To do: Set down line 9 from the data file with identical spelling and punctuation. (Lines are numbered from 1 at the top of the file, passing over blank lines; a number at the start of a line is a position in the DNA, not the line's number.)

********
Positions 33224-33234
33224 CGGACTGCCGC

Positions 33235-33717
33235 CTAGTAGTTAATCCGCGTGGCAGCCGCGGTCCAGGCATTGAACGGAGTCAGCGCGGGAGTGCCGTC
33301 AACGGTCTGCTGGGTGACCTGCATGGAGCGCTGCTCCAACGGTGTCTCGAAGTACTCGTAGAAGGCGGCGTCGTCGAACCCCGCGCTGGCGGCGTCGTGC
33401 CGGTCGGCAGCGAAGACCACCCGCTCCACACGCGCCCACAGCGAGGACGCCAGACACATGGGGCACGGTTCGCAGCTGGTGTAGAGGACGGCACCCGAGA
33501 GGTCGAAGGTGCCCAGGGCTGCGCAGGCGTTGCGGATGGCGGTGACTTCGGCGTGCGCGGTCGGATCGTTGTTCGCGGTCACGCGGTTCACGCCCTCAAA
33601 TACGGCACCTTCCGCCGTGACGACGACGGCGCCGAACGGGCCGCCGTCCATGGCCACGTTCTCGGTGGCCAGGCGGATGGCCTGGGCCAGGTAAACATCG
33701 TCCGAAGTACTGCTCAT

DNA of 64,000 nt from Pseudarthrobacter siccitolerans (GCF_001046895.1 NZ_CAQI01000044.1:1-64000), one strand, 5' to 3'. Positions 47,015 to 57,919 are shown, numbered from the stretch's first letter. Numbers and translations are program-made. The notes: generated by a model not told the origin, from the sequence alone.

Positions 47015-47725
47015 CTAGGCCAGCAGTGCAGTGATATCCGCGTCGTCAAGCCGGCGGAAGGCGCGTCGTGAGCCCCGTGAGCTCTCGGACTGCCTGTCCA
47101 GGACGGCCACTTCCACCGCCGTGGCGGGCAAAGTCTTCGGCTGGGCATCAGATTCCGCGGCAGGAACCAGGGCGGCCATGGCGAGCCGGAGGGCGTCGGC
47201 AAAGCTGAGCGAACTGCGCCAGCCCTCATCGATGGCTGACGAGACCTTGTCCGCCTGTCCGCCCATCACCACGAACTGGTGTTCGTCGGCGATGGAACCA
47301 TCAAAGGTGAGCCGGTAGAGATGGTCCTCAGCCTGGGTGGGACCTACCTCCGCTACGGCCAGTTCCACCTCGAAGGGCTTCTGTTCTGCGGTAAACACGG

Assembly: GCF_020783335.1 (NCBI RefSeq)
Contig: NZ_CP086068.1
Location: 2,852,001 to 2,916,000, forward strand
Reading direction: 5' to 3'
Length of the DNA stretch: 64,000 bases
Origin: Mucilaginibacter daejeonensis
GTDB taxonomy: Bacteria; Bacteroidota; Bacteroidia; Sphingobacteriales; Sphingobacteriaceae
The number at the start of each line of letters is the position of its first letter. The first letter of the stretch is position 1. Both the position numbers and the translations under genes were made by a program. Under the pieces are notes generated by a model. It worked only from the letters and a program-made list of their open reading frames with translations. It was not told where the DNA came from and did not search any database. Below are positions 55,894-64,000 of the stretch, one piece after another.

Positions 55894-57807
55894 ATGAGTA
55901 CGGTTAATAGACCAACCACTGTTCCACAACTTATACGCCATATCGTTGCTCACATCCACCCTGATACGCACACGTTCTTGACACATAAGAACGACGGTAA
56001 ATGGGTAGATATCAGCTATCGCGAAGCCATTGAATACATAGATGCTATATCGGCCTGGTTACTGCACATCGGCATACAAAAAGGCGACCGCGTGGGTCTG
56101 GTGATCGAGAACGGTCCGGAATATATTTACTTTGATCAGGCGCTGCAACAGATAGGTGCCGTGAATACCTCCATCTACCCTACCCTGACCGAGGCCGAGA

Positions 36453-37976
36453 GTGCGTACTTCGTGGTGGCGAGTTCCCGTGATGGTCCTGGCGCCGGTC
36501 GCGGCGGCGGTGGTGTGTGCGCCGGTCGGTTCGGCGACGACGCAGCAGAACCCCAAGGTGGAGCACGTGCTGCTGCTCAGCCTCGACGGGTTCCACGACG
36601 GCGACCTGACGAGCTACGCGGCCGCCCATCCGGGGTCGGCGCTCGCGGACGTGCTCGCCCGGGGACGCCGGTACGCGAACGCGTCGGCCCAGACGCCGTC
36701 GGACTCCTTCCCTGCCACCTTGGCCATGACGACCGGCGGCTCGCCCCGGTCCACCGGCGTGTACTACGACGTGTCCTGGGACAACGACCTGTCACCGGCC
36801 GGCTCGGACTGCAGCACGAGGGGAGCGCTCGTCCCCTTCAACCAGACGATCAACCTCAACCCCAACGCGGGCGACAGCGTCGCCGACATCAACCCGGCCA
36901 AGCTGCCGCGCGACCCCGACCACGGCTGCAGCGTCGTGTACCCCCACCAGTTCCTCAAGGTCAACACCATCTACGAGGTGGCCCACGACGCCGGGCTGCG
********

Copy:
33701 TCCGAAGTACTGCTCAT